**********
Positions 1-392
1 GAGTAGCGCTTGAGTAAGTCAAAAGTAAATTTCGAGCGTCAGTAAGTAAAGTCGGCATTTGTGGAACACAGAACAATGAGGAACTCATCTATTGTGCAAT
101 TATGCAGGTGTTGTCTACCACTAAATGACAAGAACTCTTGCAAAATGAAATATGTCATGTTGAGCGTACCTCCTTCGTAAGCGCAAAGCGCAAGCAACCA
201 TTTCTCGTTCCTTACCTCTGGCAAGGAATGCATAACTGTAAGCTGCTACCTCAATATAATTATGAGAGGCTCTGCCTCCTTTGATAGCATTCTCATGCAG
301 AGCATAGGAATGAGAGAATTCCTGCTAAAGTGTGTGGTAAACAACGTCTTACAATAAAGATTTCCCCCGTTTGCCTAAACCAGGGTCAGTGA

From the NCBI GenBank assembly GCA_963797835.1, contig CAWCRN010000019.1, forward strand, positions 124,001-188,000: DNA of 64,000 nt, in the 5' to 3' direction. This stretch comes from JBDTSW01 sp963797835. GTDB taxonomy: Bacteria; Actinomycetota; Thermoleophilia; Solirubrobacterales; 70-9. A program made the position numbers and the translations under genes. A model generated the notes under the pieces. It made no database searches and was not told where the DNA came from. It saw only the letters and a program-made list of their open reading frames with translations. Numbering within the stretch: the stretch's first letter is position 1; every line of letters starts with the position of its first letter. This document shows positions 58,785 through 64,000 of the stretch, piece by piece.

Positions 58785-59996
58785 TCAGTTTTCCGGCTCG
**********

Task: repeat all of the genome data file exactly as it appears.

Positions 1-392
1 GAGTAGCGCTTGAGTAAGTCAAAAGTAAATTTCGAGCGTCAGTAAGTAAAGTCGGCATTTGTGGAACACAGAACAATGAGGAACTCATCTATTGTGCAAT
101 TATGCAGGTGTTGTCTACCACTAAATGACAAGAACTCTTGCAAAATGAAATATGTCATGTTGAGCGTACCTCCTTCGTAAGCGCAAAGCGCAAGCAACCA
201 TTTCTCGTTCCTTACCTCTGGCAAGGAATGCATAACTGTAAGCTGCTACCTCAATATAATTATGAGAGGCTCTGCCTCCTTTGATAGCATTCTCATGCAG
301 AGCATAGGAATGAGAGAATTCCTGCTAAAGTGTGTGGTAAACAACGTCTTACAATAAAGATTTCCCCCGTTTGCCTAAACCAGGGTCAGTGA

From the NCBI GenBank assembly GCA_963797835.1, contig CAWCRN010000019.1, forward strand, positions 124,001-188,000: DNA of 64,000 nt, in the 5' to 3' direction. This stretch comes from JBDTSW01 sp963797835. GTDB taxonomy: Bacteria; Actinomycetota; Thermoleophilia; Solirubrobacterales; 70-9. A program made the position numbers and the translations under genes. A model generated the notes under the pieces. It made no database searches and was not told where the DNA came from. It saw only the letters and a program-made list of their open reading frames with translations. Numbering within the stretch: the stretch's first letter is position 1; every line of letters starts with the position of its first letter. This document shows positions 58,785 through 64,000 of the stretch, piece by piece.

Positions 58785-59996
58785 TCAGTTTTCCGGCTCG